Secondly, semiconductors have become a critical component of India-EU ICT relations lately. With an aim to strategically de-risk from China, both parties are exploring ways to ensure supply chain resilience in semiconductors technologies. While the EU has been advocating for growth in domestic production through the European CHIPS Act, it considers India as a large market for sourcing inputs and technical skills. India is also taking efforts to ramp up investments for setting up semiconductor plants in the country by providing attractive incentives and sops for potential investors. However, the real potential of India-EU cooperation in this sector lies in skill mobility and exchanges.
Apart from being a tech manufacturing hub, India also possesses a remarkable pool of talented and skilled professionals, including 20% of the world's semiconductor design engineers. This makes the country an immensely attractive destination for semiconductor design, with numerous global semiconductor giants already establishing their presence in terms of design and research and development. Currently, the EU semiconductor industry experiences a gap across various job categories, making it advantageous for the EU to tap into India's growing talent pool of highly skilled workers. An amicable migration and mobility agreement (currently under negotiations) will be a feasible solution to enhance the movement of skilled professionals from India to the EU and vice versa.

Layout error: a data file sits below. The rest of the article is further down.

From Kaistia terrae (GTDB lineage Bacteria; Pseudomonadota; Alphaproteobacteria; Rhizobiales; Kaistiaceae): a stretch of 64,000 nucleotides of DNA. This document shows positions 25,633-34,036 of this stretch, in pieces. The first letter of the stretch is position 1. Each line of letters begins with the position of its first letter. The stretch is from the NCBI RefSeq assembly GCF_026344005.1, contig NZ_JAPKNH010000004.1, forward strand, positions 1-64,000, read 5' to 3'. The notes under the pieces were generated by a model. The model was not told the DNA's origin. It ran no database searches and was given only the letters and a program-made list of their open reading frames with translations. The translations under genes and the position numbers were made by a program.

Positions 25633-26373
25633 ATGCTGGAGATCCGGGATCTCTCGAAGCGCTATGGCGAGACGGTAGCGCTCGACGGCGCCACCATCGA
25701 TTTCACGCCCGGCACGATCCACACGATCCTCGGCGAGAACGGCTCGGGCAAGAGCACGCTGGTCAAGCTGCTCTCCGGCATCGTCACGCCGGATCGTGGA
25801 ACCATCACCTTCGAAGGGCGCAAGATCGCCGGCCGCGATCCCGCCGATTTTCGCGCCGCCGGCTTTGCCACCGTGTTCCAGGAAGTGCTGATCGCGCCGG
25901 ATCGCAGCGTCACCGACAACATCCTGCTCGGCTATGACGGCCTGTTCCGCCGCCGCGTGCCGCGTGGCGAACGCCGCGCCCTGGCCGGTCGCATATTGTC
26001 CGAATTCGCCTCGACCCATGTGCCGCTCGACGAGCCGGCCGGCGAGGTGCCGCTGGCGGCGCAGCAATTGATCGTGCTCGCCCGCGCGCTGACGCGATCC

Third, data governance will be another area of focus for India-EU ICT cooperation in the coming decades. Data protection and governance are of utmost importance in the digital age, and both India and the EU have established dialogue channels through which they intend to exchange best practices. India and the EU have been constantly exchanging and sharing ideas through existing diplomatic channels/dialogues. The EU has been widely credited for implementing salient data protection laws such as the General Data Protection Regulation (GDPR), which has now become a global model for data governance.
India also seeks to establish comprehensive data protection mechanisms and looks to the EU for legal precedents– regarding the collection, storage, and processing of personal data within the country. For example, the recently tabled draft bill on digital data protection in the Indian parliament has been partially modelled based on the GDP, where cognitive provisions such as the right to be forgotten, informed consent etc have been adopted. As India progresses in its journey to spearhead DPIs and revamp tech regulations (Digital India Act etc), cyber security and data privacy is expected to be prioritised, opening doors for enhanced knowledge-sharing engagements with the EU.
India and the European Union (EU) have been natural partners in the ICT sector. India has been a merry-maker in ICTs and digital services for more than three decades, whereas the EU has spearheaded digital governance initiatives that have been efficient and exemplary. To top it, India and the EU share similar digital transformation and empowerment missions in the form of ‘Digital India’ and ‘Digital Single Market’ respectively, which make their collaboration in the ICT sector more special and consequential. By capturing their respective capabilities, India and the EU can transform bilateral ties to the needs and requirements of a fast and digitally evolving 21st century
(K.A.Dhananjay is a Policy and Advocacy Associate fellow with Europe India Centre for Business and Industry at Europe India Centre for Business and Industry.).